A picture of Walter Bonatti came to me from the past, and I imagined going back in time forty-seven years to the first ascent of the east face of the Grand Capucin. I pictured myself as Ghigo watching Bonatti, whose hands and feet traced the same X, climbing toward bulging slate-pale granite delineated by cold, blue sky. A quotation from Fosco Maraini came to me:

To watch Bonatti climbing was to see a small red silhouette advancing—for all the paradox of it—effortlessly: advancing with a decision, a lightness of touch that made him unique.... There are certain talents so outstanding as to be beyond all dispute, certain gifts which must come straight from the gods.

We'd climbed a breathtaking 400-foot granite corner, shaped like an open book, with a patina of ice and crusty snow in its spine. When the corner steepened to overhanging, and sheaves of granite blocks seemed poised to fall on us, Mark made a tension traverse to gain the apex of the pillar; he looked so incredibly bold out there with a forty-foot belly of rope between us and an Ice Age lying behind. We alternated left and right of the pillar's spine, free climbing as hard as we could in our mountain boots and, inevitably, weighting shallowly driven pitons when there was no other choice.

"Man, you must have shit when that pin shifted," I said.

"Ya," Mark chuckled, "that was pretty darn exciting. It's not all bad though. It keeps you on your toes."

Late in the day, Mark climbed a perfect lead: he left one crack, and with the slow precision of a tai chi master, he traversed to a second to continue up a sweeping, planar wall of tawny granite, the hardest free climbing on the route. It was amazing to see him put the pitch together—his figure set against the backdrop of jagged peaks that thrust from the flat, white expanse of what could have been a continental ice sheet. Mark and I were the only humans visible, and that solitude felt unique, singular, polar.... The St. Elias is still in the grips of the Pleistocene, and yet I felt wisps of connection: some stirred my soul, like the sight of Mark climbing above me with his bare hands; others seemed to evoke menacing echoes, like the feeling when dusk came and the temperature plummeted and sweat cracked to ice within my clothing and I feared hypothermia and frostbite. All that awe and distress was hardwired to my primal sense of heat, or the lack of it.

We climbed eleven pitches that day. Nightfall, and the cold, came, and Mark and I dug a long, narrow ledge in the snow. Later, the sky blackened to velvet. Solely, the black edge of rock overhanging us—and that edge black entirely and absent of stars—defined earth as different from space. The air froze until it was calm and cold, and Mark and I were the only heat, the only blood. I lay raw and exhausted, shouldered to the mountain and anchored to it. I kept my legs ramrod straight, knowing that if I folded them, my hamstrings would contract into cramps, the power of which scared me. Our ledge was two feet at its widest and nine feet long. Strangely, I felt secure, as if I belonged there, as if I'd been in land like this at some time in the past. My people, the Metis, are the mixed blood of Canada, born largely of Indigenous women and French and Scottish fur traders. Two hundred years ago, we made our living hunting buffalo on horseback. Had any of my Indigenous ancestors passed through here, more than 10,000 years prior, on their way farther south? Had Tlingit people seen the golden pillars where Mark and I lay now?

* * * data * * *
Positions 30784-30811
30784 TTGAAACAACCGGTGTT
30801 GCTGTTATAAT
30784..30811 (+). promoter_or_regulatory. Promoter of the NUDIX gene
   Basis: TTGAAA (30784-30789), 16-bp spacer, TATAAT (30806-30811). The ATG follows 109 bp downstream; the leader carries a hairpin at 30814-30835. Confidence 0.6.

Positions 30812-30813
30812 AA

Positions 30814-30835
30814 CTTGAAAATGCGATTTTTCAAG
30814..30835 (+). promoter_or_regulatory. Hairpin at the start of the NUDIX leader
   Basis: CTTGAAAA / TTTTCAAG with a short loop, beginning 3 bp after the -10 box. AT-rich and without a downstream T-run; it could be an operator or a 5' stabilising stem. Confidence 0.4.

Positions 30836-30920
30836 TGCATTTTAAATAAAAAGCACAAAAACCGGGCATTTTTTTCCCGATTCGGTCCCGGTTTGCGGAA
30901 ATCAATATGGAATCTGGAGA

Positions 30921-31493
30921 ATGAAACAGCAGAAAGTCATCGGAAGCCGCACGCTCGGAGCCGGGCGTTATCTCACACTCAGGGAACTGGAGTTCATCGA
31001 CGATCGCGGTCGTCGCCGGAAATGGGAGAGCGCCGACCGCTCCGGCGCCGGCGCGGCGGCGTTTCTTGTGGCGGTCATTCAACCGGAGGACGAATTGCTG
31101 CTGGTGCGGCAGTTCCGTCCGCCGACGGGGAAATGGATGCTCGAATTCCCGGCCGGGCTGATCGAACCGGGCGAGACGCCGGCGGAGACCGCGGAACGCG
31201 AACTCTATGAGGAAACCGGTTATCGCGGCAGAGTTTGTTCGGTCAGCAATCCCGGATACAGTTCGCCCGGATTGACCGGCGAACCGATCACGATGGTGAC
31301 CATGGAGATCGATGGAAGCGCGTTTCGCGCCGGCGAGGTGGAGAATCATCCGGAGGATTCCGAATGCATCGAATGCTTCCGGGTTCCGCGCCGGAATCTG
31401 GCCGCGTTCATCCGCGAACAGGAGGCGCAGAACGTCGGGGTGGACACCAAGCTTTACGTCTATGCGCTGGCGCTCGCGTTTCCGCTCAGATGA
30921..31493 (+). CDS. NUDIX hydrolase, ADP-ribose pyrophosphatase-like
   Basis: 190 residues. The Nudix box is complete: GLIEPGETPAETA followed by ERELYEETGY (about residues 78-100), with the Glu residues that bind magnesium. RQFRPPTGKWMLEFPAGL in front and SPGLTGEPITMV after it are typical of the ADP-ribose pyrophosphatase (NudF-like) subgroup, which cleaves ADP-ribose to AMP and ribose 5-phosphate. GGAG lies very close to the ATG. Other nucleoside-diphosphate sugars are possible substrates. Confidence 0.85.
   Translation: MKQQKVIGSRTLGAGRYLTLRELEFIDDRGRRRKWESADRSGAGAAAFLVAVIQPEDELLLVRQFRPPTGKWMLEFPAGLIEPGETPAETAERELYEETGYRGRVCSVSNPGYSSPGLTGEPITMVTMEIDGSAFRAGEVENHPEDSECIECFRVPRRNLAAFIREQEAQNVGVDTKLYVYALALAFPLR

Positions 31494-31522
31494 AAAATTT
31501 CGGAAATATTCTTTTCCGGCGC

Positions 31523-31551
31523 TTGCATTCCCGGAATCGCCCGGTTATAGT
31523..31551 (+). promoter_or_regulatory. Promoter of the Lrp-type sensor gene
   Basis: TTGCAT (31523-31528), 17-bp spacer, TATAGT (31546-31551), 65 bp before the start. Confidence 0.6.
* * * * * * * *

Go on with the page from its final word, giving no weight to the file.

THE NEXT DAY, A STORM ROSE from the Pacific and swirled up the Hubbard and Alverstone glaciers like grey floodwater. After fourteen hours of climbing, we'd gotten up a dozen more pitches stitched together with two diagonal rappels. The wind compressed to gale force, and when I kicked to the ridgeline, I had to lay my chest on the course, compact snow, so I could see over the other side. It was hard to stand, and the temperature was falling again. We'd forgo the summit in favor of getting off of the mountain.

"I'm getting tired," Mark said, and he blew out like a horse and lowered his head against the force of the wind. "I don't want to make any mistakes."

We sat on our packs with our backs to the wind and rested, and then we struggled our way west along the ridge for two-thirds of a mile to gain a forty-degree gully to down climb. By midnight, the blizzard had engulfed the glacier, and we dragged our skis from where we'd stashed them forty-five hours earlier—to where we thought we'd be clear of any avalanches. We lay down in the snow in our bivy sacks and sleeping bags and on top of our insulation pads. And then, like huskies, we let the snow drift over us. I wasn't warm enough until I added my big parka inside my sleeping bag. If I could have put my nose in my butt and my tail over my eyes, I would have.

WE DECIDED TO NAME OUR ROUTE "The Pugilist at Rest"—I'd brought the book along and read it, cover to cover, twice; when I'd handed it to Mark, he'd done the same.

"It was one hell of a fight to get off of that thing," I said.

"Yes, it was a scrap, but it was one hell of a route."

"Yes it was, buddy. Yes it was."

[This essay originally appeared in Alpinist 67 as part of a Mountain Profile about Mt. Hubbard, Mt. Alverstone and Mt. Kennedy in the St. Elias Range of Alaska and Canada. Alpinist 67 is now available on newsstands and in our online store. Only a small fraction of our many long-form stories from the print edition are ever uploaded to Alpinist.com. Be sure to pick up Alpinist 67 for all the goodness!—Ed.]